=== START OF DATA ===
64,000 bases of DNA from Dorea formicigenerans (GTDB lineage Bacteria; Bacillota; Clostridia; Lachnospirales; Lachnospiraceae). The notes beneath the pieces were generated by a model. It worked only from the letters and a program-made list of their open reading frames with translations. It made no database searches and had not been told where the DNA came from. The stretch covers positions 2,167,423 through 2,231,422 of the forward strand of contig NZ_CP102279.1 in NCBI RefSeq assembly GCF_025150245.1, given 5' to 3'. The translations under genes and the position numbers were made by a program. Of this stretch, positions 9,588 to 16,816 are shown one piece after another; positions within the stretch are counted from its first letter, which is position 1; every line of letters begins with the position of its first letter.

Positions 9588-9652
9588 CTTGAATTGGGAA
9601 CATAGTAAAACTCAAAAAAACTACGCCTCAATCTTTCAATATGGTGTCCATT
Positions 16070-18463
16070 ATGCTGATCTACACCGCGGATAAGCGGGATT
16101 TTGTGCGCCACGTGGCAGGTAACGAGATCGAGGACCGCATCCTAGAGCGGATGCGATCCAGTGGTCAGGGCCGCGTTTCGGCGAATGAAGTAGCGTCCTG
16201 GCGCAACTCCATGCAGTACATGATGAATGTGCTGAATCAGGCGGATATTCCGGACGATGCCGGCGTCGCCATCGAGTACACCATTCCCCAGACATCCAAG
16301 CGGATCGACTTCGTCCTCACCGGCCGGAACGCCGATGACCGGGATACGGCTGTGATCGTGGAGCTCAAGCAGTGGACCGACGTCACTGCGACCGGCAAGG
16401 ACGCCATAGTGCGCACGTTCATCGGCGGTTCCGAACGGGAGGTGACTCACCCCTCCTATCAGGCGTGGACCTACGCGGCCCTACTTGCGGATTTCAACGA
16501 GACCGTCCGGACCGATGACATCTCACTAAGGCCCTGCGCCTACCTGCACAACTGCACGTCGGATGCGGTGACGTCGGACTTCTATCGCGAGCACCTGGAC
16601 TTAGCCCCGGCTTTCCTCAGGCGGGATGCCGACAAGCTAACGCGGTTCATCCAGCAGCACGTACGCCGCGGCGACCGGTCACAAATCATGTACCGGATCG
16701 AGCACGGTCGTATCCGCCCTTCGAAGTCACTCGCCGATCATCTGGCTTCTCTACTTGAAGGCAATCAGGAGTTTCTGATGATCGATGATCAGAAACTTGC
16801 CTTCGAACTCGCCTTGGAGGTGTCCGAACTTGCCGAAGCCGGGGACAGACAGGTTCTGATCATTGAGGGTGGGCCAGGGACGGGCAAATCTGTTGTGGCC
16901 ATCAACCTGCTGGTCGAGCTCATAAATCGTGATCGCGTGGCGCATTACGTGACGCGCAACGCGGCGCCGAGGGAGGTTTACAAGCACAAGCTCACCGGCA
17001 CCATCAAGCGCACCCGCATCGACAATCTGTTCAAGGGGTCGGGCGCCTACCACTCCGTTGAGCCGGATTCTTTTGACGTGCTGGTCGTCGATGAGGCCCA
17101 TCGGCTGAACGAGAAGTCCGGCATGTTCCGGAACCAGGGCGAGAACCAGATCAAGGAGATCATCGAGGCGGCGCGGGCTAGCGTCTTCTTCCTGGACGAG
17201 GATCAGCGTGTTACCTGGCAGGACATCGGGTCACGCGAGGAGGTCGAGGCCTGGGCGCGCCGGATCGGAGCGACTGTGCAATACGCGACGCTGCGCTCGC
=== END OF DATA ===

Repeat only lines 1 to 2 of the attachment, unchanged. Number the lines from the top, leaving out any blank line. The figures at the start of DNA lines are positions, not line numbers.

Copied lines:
64,000 bases of DNA from Dorea formicigenerans (GTDB lineage Bacteria; Bacillota; Clostridia; Lachnospirales; Lachnospiraceae). The notes beneath the pieces were generated by a model. It worked only from the letters and a program-made list of their open reading frames with translations. It made no database searches and had not been told where the DNA came from. The stretch covers positions 2,167,423 through 2,231,422 of the forward strand of contig NZ_CP102279.1 in NCBI RefSeq assembly GCF_025150245.1, given 5' to 3'. The translations under genes and the position numbers were made by a program. Of this stretch, positions 9,588 to 16,816 are shown one piece after another; positions within the stretch are counted from its first letter, which is position 1; every line of letters begins with the position of its first letter.

Positions 9588-9652